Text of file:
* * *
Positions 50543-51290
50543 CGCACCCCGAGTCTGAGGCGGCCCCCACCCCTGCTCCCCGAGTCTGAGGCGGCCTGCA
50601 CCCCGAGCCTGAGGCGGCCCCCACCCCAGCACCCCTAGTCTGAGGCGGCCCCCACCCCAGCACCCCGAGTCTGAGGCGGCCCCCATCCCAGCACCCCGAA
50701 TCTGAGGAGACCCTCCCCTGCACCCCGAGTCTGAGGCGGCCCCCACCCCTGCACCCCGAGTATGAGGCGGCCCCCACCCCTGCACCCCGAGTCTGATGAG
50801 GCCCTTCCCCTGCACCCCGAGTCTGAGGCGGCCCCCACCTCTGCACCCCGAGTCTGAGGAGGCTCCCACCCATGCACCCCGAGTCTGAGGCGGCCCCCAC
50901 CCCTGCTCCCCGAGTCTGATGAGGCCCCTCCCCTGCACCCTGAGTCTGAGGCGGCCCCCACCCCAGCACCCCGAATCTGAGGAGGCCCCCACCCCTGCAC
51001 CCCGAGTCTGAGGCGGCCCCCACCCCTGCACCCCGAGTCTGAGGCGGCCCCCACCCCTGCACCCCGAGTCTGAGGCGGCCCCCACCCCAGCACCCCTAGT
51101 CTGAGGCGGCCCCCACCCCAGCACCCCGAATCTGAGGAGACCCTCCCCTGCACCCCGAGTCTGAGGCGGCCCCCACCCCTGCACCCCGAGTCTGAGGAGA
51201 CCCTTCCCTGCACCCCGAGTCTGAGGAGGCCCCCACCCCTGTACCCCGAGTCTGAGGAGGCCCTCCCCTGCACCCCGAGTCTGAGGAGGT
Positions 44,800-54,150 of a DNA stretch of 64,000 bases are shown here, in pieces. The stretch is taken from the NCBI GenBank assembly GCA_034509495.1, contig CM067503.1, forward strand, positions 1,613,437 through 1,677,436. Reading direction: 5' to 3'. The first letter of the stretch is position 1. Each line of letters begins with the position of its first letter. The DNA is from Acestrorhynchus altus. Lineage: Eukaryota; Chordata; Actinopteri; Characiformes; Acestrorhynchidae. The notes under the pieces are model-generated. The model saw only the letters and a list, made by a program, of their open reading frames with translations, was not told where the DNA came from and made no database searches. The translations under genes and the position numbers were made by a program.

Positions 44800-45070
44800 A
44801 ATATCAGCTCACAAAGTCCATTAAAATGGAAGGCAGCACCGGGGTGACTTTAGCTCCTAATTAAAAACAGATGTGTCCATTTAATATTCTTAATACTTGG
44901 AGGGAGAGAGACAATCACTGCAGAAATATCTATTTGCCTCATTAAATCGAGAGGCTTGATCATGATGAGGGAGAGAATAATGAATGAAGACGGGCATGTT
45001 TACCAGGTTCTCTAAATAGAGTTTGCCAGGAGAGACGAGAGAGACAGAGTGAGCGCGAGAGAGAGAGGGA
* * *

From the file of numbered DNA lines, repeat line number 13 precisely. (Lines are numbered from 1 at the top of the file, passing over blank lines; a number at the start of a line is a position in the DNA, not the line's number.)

44801 ATATCAGCTCACAAAGTCCATTAAAATGGAAGGCAGCACCGGGGTGACTTTAGCTCCTAATTAAAAACAGATGTGTCCATTTAATATTCTTAATACTTGG